Many high school students planning to go to college spend a lot of their time reviewing vocabulary words for their SAT College Board exam.  They learn big words, important words, roots of words, and definitions.  But if your college student is going to succeed in college, there may be one important word that he needs that never shows up on his entrance exam.  It may be the most important word that he can use in college.  What is that word?  “Help.”

One of the first steps in encouraging your college student to ask for help when he needs it is helping him understand some of the factors that may be holding him back from seeking what he needs.  Once he works his way past those barriers, however, it is important that he know what help is available to him.  We’ve written earlier posts about helping your student find support on campus.  It is important that your student know when he needs to ask for help and know where to find that help on campus.

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January 16, 2012   No Comments

The Smartest Word Your College Student Can Use – Part 1

This is the first of three posts about college students asking for help.  In this post we’ll consider why students sometimes have difficulty asking for help, in Part 2 we’ll look at who students might turn to for help and in Part 3 we’ll consider how students can most effectively seek help.

Many high school students planning to go to college spend a lot of their time reviewing vocabulary words for their SAT College Board exam.  They learn big words, important words, roots of words, and definitions.  But if your college student is going to succeed in college, there may be one important word that he needs that never shows up on his entrance exam.  It may be the most important word that he can use in college.  What is that word?  “Help.”

As a parent, helping your child understand early in her educational career that asking for help is important may be one of the best lessons that you can teach. This lesson might start in elementary school – or even at home earlier than that.  As a college parent, it is important that you reinforce that message.  As one college professor has stated, “Asking for help is the new smart! Help your college student understand the importance and necessity of asking for help and advocating for herself.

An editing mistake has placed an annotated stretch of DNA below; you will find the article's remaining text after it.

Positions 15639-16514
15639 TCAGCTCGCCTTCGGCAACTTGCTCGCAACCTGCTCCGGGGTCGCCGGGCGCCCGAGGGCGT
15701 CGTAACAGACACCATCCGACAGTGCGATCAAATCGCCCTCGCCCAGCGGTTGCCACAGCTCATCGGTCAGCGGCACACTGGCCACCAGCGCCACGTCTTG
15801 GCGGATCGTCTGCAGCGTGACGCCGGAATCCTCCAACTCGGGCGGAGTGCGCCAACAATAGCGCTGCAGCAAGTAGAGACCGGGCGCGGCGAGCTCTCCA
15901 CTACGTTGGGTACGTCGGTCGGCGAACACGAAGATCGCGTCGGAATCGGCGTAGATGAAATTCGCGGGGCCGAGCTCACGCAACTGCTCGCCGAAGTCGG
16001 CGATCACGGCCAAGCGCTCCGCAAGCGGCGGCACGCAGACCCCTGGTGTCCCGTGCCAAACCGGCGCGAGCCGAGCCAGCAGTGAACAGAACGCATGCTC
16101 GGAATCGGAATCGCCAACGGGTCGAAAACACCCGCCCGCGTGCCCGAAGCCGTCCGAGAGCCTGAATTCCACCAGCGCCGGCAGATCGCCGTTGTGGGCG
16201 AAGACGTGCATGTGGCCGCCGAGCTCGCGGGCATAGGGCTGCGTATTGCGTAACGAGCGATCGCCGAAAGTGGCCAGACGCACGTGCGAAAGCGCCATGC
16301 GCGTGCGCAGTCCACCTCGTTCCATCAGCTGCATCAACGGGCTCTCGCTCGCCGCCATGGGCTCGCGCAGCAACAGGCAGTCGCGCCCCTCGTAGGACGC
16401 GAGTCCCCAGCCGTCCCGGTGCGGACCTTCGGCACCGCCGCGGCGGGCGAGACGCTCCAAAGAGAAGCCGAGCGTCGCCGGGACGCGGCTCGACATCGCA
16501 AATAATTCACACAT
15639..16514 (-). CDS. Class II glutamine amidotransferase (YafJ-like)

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January 12, 2012   2 Comments

Helping Your College Student Use Winter Break to Get a Head Start for Spring Semester

Winter break is an important time for college students to recharge their batteries, earn some extra cash, take an extra course, catch up with friends and family, and perhaps just enjoy some down-time.  Your college student will probably be glad, at least for a while, to have a break from college and from thinking about classes and responsibilities.

However, while most students are on break during at least part of the month of January, most college offices are open and working.  January might be an ideal time for your student to take care of any items that need to be addressed with college offices before other students are back on campus.  For some departments, the time while students are off campus is quieter.  Your student can avoid the beginning-of-semester rush and perhaps get more attention than he will once all of the students have returned. [Read more →]

January 9, 2012   No Comments

Help Your Student Create a Plan for a Successful Second Semester of College

Your college student has completed his first semester of college.  Congratulations!  Hopefully, it was a good semester, but there’s a chance it might not have been.  A rocky first semester is not unusual for many first year students.  But whether or not the semester was as successful as you and your student had hoped, having the first semester under your belt is a milestone on the college path.

As your student prepares for his second semester of college, this is a good time for you both to take stock, think about the past semester, and to create a plan for the fresh start that a new semester brings.

Returning to college for the second semester may loom large for some students.  Beginning college for the first semester is stressful, but exciting.  Everything is new, students look forward to their independence, opportunities to make new friends, and the new experiences that a new environment will bring.  Returning for the second semester may mean that your student needs to make some changes, break some habits, sharpen some skills, or get out of a possible rut.  This time, your student knows what’s ahead and knows some of the challenges he may face.

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January 5, 2012   2 Comments